Could a rare gas collected from the moon provide the answer to Earth’s energy problems? Many scientists believe helium-3 could provide us with all the power we need for 10,000 years. Even now, NASA and start-ups like Planetary Resources (a venture of James Cameron and Google billionaires Larry Page and Eric Schmidt) are looking into tapping this extraterrestrial resource.
For those of you not in the know, helium-3 is a light, non-radioactive isotope of helium with two protons and one neutron. Although it’s relatively rare on Earth, it’s abundant on the moon’s surface, where it is deposited by solar winds. It’s also a potent energy source. Researchers estimate that 25 tons of helium-3 could power the United States for an entire year. Because of the massive benefits, China has been heavily researching the possibility of lunar mining, and Russia’s S.P. Korolev Rocket and Space Corporation has set a goal of creating a lunar base to extract helium-3 by 2030.
Author Chris Orcutt believes helium-3 should become part of the alternative energy conversation. “The more research I have done, the more I believe there is a consensus in the scientific community that helium-3 is a viable alternative,” says Orcutt. “Why are we risking our environment with fracking when we have a huge supply of a viable alternative available to us? And even more puzzling is, how could there be a viable alternative that most people do not even know exists? These are questions for society to ponder. My hope is that my new book will help start that conversation,” Orcutt adds.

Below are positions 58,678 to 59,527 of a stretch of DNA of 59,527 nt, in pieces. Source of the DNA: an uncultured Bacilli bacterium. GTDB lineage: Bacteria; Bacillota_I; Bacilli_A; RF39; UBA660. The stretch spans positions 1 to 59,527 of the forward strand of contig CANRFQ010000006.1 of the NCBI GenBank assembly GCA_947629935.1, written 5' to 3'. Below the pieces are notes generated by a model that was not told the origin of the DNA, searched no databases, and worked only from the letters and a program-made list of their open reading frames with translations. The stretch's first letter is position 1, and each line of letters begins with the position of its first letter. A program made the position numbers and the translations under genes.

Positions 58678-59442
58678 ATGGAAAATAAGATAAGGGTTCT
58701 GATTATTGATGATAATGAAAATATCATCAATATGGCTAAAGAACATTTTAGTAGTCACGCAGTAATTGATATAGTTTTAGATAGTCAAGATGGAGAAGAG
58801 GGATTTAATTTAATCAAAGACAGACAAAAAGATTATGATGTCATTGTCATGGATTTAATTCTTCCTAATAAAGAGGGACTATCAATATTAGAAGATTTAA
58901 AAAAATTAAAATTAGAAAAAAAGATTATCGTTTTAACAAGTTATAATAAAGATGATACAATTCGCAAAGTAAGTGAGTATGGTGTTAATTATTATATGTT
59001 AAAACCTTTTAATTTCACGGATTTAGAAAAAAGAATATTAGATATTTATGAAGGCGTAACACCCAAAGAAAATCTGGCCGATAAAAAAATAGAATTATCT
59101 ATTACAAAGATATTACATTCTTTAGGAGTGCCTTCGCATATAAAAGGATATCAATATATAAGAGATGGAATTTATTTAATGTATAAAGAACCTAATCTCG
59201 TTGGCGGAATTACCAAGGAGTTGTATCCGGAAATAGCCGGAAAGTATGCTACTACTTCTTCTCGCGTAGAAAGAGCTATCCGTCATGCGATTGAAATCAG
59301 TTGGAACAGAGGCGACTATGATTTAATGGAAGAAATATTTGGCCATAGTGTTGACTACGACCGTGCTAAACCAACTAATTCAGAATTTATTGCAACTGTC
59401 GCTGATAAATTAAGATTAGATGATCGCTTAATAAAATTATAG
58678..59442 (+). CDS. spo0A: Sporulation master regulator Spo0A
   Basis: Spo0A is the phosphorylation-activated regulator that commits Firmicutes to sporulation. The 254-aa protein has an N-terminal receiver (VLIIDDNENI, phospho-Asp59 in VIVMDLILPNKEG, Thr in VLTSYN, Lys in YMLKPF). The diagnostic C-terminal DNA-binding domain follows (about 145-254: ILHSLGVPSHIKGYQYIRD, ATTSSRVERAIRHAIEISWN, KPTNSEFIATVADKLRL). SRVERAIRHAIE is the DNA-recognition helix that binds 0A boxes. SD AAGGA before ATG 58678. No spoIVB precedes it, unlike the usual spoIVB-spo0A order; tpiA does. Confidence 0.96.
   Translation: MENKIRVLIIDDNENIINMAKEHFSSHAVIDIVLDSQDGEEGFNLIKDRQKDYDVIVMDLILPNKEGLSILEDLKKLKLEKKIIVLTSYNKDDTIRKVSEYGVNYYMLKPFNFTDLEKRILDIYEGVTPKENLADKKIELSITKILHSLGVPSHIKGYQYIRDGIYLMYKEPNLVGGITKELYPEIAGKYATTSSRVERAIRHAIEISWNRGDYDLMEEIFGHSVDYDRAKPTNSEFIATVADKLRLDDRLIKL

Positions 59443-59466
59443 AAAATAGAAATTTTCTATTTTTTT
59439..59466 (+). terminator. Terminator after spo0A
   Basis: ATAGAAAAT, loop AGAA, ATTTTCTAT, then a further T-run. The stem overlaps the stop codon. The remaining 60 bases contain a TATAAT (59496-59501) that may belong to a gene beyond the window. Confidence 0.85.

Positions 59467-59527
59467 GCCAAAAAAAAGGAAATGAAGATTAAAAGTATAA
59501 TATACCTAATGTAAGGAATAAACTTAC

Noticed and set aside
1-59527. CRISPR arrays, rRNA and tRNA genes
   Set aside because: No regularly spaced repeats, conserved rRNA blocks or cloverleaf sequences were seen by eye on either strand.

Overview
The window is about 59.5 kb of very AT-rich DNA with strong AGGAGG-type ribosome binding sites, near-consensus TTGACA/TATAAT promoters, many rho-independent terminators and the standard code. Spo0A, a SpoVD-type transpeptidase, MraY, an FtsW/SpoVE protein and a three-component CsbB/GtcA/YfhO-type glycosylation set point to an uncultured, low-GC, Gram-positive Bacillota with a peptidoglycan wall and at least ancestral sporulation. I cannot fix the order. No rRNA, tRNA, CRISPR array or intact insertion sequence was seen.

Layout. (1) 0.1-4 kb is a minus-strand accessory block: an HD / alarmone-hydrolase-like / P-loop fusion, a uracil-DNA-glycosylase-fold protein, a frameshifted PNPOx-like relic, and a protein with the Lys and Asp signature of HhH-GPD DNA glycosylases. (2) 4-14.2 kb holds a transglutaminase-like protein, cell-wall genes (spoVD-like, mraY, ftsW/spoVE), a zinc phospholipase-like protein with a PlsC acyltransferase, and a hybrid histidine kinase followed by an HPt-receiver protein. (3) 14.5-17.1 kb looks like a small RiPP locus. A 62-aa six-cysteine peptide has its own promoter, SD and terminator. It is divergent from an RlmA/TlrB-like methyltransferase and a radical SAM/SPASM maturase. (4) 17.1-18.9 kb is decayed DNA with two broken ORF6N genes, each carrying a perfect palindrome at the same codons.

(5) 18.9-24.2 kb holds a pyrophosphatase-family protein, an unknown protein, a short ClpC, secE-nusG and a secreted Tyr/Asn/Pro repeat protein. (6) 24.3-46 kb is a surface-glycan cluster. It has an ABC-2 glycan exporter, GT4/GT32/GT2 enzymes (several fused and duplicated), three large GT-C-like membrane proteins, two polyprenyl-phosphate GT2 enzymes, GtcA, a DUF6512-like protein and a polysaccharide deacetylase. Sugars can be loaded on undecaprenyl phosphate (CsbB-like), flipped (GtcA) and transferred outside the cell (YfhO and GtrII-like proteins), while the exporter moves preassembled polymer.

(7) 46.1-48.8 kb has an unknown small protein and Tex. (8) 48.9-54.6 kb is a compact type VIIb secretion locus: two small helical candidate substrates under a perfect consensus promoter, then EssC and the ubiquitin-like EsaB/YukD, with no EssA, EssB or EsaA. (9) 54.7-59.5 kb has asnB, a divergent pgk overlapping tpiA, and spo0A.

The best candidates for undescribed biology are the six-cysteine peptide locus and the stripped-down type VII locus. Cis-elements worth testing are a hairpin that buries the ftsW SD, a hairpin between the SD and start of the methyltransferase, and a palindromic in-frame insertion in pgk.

While the science is real, the reality is a different manner. Humanity hasn’t been to the moon since 1972 and such a project would be incredibly expensive. But Orcutt believes our reluctance to mine the moon could be because of “powerful corporate interests and corporate-government collusion.”
“It comes as no surprise to people that there’s this endless revolving door between government and corporations,” says Orcutt. “When you look at the bios of many people in powerful positions in government, you often see that that person worked for a major corporation beforehand, and vice-versa. I think most people see this, but they don’t always realize the implications.”
“It’s a problem that we’ve known about for a long time and everyone agrees we need to face, yet we continue to rely on fossil fuels to power our economy,” explains Orcutt. “About seven years ago, I saw a documentary about the moon and helium-3 and I kept asking myself WHY are we not going up and getting it? As I researched lunar mining and articles about helium-3 fusion for the novel, I learned there is a consensus in the scientific community that helium-3 is a viable alternative. Then the huge oil reservoir in the Midwest—the Bakken Formation—was discovered. Fracking became a major enterprise, and I realized this was one of the reasons why we weren’t going after helium-3.”
“Why are we risking our environment with fracking when we have a huge supply of a viable alternative available to us? And even more puzzling is how could there be a viable alternative that most people do not even know exists? These are not questions just for fiction readers to ponder, but for society as a whole.”
Whatever the reasons, be it cost or political pressure, the mining of the moon’s surface could be a possibility in the future. The only question is: which country will get there first?